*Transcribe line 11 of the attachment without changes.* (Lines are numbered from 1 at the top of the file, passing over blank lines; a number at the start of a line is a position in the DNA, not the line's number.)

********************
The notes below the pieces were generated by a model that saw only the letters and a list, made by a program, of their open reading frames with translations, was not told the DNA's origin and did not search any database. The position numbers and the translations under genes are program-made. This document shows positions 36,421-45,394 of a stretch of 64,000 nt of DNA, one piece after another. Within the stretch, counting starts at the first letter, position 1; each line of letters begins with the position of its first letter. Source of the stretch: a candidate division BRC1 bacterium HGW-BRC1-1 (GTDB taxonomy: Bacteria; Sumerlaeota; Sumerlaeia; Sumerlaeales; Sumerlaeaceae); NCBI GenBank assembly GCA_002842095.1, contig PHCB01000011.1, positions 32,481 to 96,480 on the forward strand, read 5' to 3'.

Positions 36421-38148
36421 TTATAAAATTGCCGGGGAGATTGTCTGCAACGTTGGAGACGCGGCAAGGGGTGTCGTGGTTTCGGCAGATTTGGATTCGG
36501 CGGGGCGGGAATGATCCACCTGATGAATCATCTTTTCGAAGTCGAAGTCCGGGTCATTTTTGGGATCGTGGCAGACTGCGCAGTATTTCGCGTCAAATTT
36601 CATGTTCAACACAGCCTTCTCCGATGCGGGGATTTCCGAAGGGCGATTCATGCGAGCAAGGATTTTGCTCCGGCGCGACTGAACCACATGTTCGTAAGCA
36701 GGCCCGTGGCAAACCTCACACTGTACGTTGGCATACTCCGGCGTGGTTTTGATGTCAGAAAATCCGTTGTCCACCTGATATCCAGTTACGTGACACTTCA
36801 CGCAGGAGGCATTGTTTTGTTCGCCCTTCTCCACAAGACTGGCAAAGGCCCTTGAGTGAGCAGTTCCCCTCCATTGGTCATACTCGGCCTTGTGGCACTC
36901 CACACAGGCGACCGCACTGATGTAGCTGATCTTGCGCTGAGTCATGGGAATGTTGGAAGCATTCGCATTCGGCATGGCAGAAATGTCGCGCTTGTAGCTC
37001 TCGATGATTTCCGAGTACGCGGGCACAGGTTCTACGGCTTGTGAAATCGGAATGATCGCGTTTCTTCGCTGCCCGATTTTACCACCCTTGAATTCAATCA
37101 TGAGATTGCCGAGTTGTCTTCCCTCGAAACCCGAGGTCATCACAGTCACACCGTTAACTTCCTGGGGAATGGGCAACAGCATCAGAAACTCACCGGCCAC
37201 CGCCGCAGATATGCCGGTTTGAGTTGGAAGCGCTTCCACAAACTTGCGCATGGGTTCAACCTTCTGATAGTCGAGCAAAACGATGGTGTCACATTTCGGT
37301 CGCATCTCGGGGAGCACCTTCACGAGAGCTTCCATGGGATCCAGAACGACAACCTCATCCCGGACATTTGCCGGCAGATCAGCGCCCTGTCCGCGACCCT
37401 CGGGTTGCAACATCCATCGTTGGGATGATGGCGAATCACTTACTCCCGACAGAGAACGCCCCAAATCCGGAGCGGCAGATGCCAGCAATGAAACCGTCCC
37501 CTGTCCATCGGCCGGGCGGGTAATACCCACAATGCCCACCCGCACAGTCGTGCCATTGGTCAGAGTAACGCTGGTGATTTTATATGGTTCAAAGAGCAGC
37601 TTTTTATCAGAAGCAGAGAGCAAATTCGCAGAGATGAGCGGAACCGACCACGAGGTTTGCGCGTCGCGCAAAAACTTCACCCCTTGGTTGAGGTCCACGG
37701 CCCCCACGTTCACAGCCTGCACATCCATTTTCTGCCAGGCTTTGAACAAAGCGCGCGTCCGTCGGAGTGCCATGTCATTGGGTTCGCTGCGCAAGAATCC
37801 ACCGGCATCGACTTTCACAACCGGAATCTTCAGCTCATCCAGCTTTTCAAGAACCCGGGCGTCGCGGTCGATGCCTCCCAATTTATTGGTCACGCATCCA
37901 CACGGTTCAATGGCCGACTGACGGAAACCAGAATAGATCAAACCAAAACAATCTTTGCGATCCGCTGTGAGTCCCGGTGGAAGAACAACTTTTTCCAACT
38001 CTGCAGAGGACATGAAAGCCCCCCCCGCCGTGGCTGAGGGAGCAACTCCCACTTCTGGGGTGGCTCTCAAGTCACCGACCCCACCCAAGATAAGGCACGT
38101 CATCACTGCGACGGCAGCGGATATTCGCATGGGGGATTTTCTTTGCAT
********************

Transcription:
37201 CGCCGCAGATATGCCGGTTTGAGTTGGAAGCGCTTCCACAAACTTGCGCATGGGTTCAACCTTCTGATAGTCGAGCAAAACGATGGTGTCACATTTCGGT